Most of today’s politicians in Britain seem to have a different opinion of immigration, refugees, the consequences of war and the responsibility for peace. Nothing illustrates this better than the fencing at the port in Calais and the nearby Channel Tunnel terminal in Coquelles – built at the cost of £7m to British taxpayers, on the orders of the Cameron government. Its purpose is to keep refugees from riding the rails or hiding in the holds of ships as they seek sanctuary and a better life in Britain.
Viewed from my taxi, the fence stretched into the distance like the Cold War barriers that separated East and West Germany. I remembered another time and another group of people who clamoured to leave an unhealthy society. But then, unlike today, we tore down walls between people and nations. I can’t turn away from the heartache caused by this crisis, which is why, at the age of 92, I came to Calais.
The Jungle is a squalid encampment that, over a couple of square miles of discarded industrial land, holds 6,000 refugees and economic migrants from countries including Afghanistan, Iran, Ethiopia and Sudan. It exists only because the world is a desperate, unequal and unfair place for most of its inhabitants.
People in the Jungle live mainly in tents, or shanties made with discarded rubbish and donated lumber. Everything looks temporary, forlorn and hopeless – like a settlement built in a poor country after a natural disaster. There are few amenities and little water, making it hard for people to keep clean, despite their best efforts. Yet they have tried to build a community: there is a school, a library and places of worship for Christians and Muslims.
Amid this squalor, a wooden structure that can seat more than 30 people is a remarkable sight. The Ethiopian Coptic church that my volunteer guide showed me was constructed from plywood and resembled one of the many churches built on the American prairie during the 19th century by European settlers who were desperate for a better life. Even to me, an old man with little faith, it looked reassuring.
Up the road, a group of young men huddled around a small fire of sticks and cardboard, trying to warm their bones after a damp night of sleeping rough. Further on, near an Afghan café that was constructed from scrap wood and served hot chai made with condensed milk – the taste of a distant homeland – a group of gendarmes in riot gear and with menacing stares marched past.
Exploring the camp, I eventually met a young South Sudanese man who told me about his journey to Europe. With dignity, he explained that he had left his country not for money, education or better clothes, but to escape death in civil war. In so many ways, he reminded me of my best friend, who had fled Poland to avoid being enslaved by the Nazis in 1939. Like the South Sudanese young man, my friend walked through many countries before he reached Britain in 1940.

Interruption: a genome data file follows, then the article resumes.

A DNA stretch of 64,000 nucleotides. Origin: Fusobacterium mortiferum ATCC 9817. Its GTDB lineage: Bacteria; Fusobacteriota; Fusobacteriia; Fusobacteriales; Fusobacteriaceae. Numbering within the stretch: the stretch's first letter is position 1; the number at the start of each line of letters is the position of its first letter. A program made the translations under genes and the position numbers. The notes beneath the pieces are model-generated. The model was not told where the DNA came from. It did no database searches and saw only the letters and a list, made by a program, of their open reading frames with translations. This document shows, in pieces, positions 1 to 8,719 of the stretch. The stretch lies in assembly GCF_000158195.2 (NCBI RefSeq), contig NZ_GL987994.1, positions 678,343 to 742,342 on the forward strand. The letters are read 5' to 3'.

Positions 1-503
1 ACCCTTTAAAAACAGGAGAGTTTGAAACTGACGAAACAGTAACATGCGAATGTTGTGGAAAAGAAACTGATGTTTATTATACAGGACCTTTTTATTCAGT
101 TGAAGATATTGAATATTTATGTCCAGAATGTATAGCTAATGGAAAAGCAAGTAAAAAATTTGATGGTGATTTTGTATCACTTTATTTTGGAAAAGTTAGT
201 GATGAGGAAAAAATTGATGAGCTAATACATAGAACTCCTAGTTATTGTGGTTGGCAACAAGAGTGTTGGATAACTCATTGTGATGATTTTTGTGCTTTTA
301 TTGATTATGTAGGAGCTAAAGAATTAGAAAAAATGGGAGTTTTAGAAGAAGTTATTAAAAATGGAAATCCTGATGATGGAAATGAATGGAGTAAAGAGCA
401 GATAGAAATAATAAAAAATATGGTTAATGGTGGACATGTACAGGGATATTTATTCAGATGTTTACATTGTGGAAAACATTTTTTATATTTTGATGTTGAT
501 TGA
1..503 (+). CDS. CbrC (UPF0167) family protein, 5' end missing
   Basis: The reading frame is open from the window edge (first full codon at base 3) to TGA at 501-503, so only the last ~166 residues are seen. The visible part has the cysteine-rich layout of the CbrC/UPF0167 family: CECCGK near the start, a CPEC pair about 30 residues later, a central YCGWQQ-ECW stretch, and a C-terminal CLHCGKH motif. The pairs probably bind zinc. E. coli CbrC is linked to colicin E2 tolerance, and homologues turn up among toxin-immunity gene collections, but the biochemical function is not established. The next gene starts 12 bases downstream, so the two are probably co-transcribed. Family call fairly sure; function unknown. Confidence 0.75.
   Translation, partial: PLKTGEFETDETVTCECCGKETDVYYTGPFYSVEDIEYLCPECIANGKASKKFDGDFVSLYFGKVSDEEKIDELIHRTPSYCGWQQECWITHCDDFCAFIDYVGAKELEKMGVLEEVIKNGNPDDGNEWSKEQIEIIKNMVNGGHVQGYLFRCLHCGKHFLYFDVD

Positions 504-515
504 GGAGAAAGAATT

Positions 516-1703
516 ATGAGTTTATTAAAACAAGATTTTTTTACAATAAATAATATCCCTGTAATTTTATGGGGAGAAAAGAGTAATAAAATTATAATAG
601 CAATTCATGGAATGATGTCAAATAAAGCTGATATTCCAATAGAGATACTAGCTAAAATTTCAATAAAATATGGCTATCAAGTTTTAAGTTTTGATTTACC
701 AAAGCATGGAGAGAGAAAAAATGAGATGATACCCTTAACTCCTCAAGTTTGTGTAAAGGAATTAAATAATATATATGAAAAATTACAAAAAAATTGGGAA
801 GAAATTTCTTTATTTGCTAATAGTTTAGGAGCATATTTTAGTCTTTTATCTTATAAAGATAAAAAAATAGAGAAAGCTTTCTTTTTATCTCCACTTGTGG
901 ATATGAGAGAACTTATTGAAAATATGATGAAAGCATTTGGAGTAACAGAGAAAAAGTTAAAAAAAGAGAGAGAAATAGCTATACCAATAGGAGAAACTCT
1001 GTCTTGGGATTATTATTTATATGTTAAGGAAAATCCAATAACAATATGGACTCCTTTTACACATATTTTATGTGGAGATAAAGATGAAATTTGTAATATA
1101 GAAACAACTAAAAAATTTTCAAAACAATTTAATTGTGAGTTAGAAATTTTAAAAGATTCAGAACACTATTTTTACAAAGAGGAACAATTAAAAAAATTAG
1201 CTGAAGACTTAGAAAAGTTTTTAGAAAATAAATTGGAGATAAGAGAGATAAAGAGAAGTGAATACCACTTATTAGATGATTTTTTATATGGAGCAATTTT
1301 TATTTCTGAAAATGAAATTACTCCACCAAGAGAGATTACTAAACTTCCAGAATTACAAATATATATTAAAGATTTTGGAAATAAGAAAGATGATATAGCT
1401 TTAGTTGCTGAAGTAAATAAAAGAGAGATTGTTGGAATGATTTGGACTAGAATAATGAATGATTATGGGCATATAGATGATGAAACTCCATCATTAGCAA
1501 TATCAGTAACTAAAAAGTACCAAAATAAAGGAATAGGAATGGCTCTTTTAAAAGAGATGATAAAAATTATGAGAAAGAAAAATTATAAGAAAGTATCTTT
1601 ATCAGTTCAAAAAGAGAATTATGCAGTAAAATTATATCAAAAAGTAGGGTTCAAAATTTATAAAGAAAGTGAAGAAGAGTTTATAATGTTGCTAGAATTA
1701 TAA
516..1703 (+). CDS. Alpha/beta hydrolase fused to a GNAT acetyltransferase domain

Later, I encountered more gendarmes standing beside their paramilitary vehicles, while off to the side a lone refugee began to eat a leaf from a plant growing in a ditch. There is real hunger at the camp. It receives little government support and local charities are only able to provide one meal a day for the residents.
The air grew cold and I felt weary for all of these people, trapped in a place that, in essence, isn’t in Europe, the Middle East or Africa but is instead a kind of hell on earth, because no government including our own cares for them.
The road around the camp seemed endless to my old body and I felt overwhelmed by all the suffering. I made preparations to return to London – to society, a meal at a good restaurant and a good night’s sleep in a hotel. What all of that costs could amount to half a year’s wages for these refugees in their country of origin.
Before I left, I watched a young boy aged around 11, an orphan, kicking a football and laughing. Will he have the opportunity to live long enough to talk about his turbulent youth and the greatest refugee crisis to strike Europe since the Second World War?
The world has changed since I was young. It has not grown harder: just more foolish and selfish. I have seen camps like the Jungle before – at the end of the war. But back then, there was a desire among ordinary citizens and their leaders to alleviate the plight of refugees. Today, it is different. The common will to do good, or at least maintain a decent society for all, has vanished. Our politicians – and we, the ordinary people – are ignoring our moral, political and human responsibility to be our brothers’ keepers. In the end, the only thing that separates us from those who live in the Jungle is luck – and any gambler will tell you that this can change at the turn of a card.
Harry Leslie Smith is the author of Harry’s Last Stand and Love Among the Ruins (Icon Books). Harry Leslie Smith is a survivor of the Great Depression, a Second World War RAF veteran and an activist for the poor and for the preservation of social democracy. He has authored numerous books about Britain during the Great Depression, the Second World War, and post-war austerity. Join Harry on Twitter @Harryslaststand.